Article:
The small implantable device seen in the hands of the researcher below is made to fight hunger pangs and help people lose weight. Obesity is an increasing problem around the world with over 700 million adults and children globally considered obese. Obesity can lead to all manner of health problems, and scientists from the University of Wisconsin-Madison have created an implant that could help the obese lose weight.
The device is small and has no battery to operate. So far it has only been tested with animals in the lab. The researchers say that in those rat tests, the animals were able to shed almost 40% of their body weight. The implant is small at less than 1cm across; it’s about a third the size of a penny.
The implantation is said to be minimally invasive and once implanted the device generates gentle electric pulses from the natural churning motion of the stomach and delivers those electrical pulses to the vagus nerve. The vagus nerve is the link between the brain and the stomach.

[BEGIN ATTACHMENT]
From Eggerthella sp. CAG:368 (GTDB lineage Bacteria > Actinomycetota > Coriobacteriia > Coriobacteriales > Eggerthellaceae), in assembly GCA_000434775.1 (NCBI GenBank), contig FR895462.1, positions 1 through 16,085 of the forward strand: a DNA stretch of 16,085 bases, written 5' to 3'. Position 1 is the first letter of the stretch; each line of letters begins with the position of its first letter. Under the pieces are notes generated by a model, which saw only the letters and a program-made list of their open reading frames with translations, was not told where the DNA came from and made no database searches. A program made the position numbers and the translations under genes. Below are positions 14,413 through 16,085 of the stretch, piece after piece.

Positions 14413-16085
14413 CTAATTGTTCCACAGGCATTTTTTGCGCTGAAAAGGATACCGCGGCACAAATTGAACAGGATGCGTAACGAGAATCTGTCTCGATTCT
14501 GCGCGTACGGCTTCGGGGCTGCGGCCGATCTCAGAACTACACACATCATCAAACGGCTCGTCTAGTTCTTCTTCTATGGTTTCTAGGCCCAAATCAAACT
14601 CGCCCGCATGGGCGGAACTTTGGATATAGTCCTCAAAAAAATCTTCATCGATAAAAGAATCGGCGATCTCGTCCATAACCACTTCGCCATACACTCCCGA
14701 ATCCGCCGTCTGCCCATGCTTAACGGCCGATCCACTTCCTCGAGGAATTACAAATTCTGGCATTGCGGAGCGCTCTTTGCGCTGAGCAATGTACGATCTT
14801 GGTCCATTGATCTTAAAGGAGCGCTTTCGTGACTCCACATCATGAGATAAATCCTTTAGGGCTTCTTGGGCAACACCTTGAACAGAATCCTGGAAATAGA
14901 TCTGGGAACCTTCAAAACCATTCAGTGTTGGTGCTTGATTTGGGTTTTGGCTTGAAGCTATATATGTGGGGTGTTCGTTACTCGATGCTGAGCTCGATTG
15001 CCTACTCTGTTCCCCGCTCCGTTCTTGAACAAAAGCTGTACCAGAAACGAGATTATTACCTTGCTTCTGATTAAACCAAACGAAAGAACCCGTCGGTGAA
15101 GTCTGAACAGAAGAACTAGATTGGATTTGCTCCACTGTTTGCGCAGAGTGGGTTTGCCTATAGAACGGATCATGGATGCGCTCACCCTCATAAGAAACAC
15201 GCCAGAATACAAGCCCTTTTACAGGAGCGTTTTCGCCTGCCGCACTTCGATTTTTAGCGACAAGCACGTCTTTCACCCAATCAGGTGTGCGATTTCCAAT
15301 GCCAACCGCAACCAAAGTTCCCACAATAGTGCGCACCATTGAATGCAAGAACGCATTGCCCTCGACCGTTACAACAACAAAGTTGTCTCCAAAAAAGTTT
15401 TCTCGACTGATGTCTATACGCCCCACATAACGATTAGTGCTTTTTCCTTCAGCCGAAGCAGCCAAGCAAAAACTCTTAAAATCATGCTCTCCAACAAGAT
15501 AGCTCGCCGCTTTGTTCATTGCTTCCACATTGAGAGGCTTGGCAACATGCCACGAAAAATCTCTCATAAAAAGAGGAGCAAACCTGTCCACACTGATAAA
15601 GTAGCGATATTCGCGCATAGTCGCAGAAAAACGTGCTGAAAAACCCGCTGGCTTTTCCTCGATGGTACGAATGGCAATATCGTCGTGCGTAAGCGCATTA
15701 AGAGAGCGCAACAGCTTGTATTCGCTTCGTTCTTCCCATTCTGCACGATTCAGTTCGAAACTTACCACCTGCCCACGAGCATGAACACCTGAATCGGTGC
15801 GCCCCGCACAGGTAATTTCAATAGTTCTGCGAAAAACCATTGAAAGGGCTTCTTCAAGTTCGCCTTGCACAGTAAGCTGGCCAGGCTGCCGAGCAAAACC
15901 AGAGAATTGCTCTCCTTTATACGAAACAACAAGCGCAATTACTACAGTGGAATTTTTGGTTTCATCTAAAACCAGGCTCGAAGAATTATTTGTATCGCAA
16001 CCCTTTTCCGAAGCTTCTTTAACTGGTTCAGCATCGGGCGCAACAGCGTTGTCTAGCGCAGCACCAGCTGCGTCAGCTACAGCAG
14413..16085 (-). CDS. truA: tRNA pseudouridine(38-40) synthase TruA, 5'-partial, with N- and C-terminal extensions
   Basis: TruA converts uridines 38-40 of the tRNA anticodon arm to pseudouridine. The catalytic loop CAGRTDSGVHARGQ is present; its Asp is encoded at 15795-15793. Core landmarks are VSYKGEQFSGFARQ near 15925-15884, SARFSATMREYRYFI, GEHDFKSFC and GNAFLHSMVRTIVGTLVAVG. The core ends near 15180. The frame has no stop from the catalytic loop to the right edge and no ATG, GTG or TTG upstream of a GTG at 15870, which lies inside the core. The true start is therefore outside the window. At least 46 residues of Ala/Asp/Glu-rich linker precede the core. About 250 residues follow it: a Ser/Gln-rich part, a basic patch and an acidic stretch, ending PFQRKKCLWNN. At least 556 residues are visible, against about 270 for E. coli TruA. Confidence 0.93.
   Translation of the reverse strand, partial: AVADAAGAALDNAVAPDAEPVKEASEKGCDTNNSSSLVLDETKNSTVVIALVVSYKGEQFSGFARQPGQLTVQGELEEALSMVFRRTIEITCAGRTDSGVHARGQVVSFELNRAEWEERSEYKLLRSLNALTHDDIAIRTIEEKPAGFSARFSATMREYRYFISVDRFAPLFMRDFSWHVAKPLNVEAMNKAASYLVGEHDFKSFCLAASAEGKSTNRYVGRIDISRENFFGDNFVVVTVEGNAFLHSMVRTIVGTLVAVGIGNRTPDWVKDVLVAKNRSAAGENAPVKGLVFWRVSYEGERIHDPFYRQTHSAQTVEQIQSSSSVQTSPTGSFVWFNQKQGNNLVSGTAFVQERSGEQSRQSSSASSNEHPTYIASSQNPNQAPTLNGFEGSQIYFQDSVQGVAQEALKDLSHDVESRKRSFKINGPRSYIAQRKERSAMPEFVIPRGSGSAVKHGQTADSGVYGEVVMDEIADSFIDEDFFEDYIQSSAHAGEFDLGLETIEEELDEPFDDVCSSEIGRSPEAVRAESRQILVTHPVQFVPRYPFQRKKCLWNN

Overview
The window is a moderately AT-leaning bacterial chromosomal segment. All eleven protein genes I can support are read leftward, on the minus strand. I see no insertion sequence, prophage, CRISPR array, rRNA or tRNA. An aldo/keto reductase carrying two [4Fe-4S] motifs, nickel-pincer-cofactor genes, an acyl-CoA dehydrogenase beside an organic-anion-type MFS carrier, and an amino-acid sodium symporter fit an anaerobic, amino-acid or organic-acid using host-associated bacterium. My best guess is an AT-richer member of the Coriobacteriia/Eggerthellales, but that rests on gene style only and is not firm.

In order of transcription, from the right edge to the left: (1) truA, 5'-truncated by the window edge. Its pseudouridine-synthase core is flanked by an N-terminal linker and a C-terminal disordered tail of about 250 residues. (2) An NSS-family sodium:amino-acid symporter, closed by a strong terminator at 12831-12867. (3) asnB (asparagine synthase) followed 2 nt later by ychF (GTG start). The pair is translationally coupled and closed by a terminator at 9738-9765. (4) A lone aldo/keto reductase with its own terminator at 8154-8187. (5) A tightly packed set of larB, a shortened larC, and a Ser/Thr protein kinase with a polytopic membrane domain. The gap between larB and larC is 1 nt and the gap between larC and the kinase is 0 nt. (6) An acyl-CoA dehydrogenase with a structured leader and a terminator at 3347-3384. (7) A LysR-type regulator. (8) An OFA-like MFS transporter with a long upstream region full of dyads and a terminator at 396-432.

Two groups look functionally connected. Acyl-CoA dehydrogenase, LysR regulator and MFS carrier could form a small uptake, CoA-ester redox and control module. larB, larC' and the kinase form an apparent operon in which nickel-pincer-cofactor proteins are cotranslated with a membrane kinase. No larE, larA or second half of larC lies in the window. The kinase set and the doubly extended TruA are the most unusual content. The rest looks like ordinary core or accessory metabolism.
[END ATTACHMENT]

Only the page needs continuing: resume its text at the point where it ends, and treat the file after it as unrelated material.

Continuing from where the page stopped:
By gently stimulating the nerve, the brain is fooled into thinking that the stomach is full despite the person only having had a few bites of food. The researchers state that the pulses correlate with the natural movements of the stomach to help the patient control food intake.
Another key to this new device is that the effects of the implant are reversible, unlike the common gastric bypass surgery used for weight loss. The new sensor is also very different from the existing device that stimulates the vagus nerve called Maestro. The team says that Maestro requires a complex control unit and bulky rechargeable batteries. The new implant needs no control unit or battery since the movement of the stomach powers the internal power generators. The team hopes to move onto human trials in the future.